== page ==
Warlick Told Bitter Truth

    • Comments - 26 October 2016, 00:49
The April war took many lives but none of the sides should blame the other, the American co-chair of the Minsk Group James Warlick announced on October 25 in Yerevan when the Armenian journalists asked him that the co-chairs have not condemned the Azerbaijani aggression in April yet.

It is clear to everyone that Azerbaijan started the April war. Of course, the Armenian side wants the Azerbaijani aggression to be condemned duly, to have everyone express a clear stance on Azerbaijan’s step.

On the other hand, however, beyond fairness and morality, one has to be aware that as a country and a society we are dealing with a multi-layer and complicated system of international politics and we have to be adequate to it.

In this sense, it is notable to the world that the Armenian journalists may ask the Minsk Group co-chairs such questions and they never ask different Russian officials visiting Armenia any questions that contain badly disguised claims to condemn the Azerbaijani aggression.

As long as the Armenian society has not put forth its questions to the country which is considered its strategic ally, demanding adequate behavior, questions asked to any international subject or format, whether diplomatic and political or any public format and level will not have adequacy and weight.

Warlick has clearly hinted, announcing that the sides should not blame each other. This is a transparent hint to the Armenian side, its behavior both before and after April. In the long run, the Armenian side has had its role in maturing and strengthening the Azerbaijani aggression with its inadequate foreign policy and ineffective diplomacy.

When did Azerbaijan start intensifying the ceasefire violations, increasing calibers of weapons, moving on to large-scale actions, including the downing of unarmed Armenian helicopter during a training flight? When Armenia took a u-turn from the association agreement to the Eurasian Union overnight, actually demonstrating to what extent it is subject to Russia’s influence, demonstrating that Russia’s, not Armenia’s interests and security are dominant on the orbit of its interests.

The Armenian establishment, both government and non-government, having performed this u-turn, announced that they did it for the sake of security of Armenia.

Afterwards, however, the challenges to the security of Armenia were increasing, Azerbaijan’s breaches were growing in caliber, aggression increased. At the same time, Armenia was humiliated politically in the EEU, through organizing readings of Aliyev’s letters and supplying weapons worth billions of dollars to Azerbaijan.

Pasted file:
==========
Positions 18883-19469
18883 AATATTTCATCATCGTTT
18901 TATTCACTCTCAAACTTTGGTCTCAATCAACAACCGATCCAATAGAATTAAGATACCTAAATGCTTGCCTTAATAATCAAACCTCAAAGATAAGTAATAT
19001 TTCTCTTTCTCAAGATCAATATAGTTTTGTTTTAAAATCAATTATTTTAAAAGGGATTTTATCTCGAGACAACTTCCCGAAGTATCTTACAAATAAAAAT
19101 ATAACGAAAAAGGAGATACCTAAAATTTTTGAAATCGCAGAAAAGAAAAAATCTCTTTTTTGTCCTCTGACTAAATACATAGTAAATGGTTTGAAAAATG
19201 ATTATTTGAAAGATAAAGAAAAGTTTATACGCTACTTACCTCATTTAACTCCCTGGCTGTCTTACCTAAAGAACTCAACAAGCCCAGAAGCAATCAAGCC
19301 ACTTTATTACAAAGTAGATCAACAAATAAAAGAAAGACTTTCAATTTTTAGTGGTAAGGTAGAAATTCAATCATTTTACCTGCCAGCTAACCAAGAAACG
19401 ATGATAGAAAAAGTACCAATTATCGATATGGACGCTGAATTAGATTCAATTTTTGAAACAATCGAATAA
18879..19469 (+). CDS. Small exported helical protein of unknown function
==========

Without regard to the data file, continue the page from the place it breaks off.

Russia has had a fundamental role in the increase of Azerbaijan’s aggression, while the Armenian foreign minister Nalbandyan declared him the only ally. The only ally was supplier N 1 for the enemy that threatened Armenia with a war. This sole ally did not even try to condemn any attempt at Azerbaijan’s aggression.

Over this period the Armenian government and the so-called non-governmental opposition was busy handing the sovereignty of Armenia to Russia; the government did it to keep its positions, and the non-government did it to appear in government through offers of better service to Russia.

The so-called political system of the Armenian government and non-government was busy with clownery for two or three years the tragic consequences of which would be born and the nation would be saved from the disaster of clownery by the soldier and officer of the Armenian armed forces.

Warlick merely hints at the bitter truth that nobody should be accused because a fatal role in all this was played by Armenia’s foreign policy has had absolutely nothing to do with the problems that the Armenian armed forces were facing.

Hence, it is not accidental that during the April war the armed forces were forced to edit the mistakes of the foreign policy at the cost of their lives, as well as deal with foreign policy to secure themselves from the rear.

And when after the April war they speak about drawing lessons from mistakes, one of the most important conclusions is that the foreign policy of Armenia must stem from the logic of problems facing the Armenian armed forces to ensure that the soldiers and officers of the Armenian army, as well as volunteers do not have to pay a high price to correct the mistakes of inadequacy of that policy and not to allow them to end up in a disaster for the state.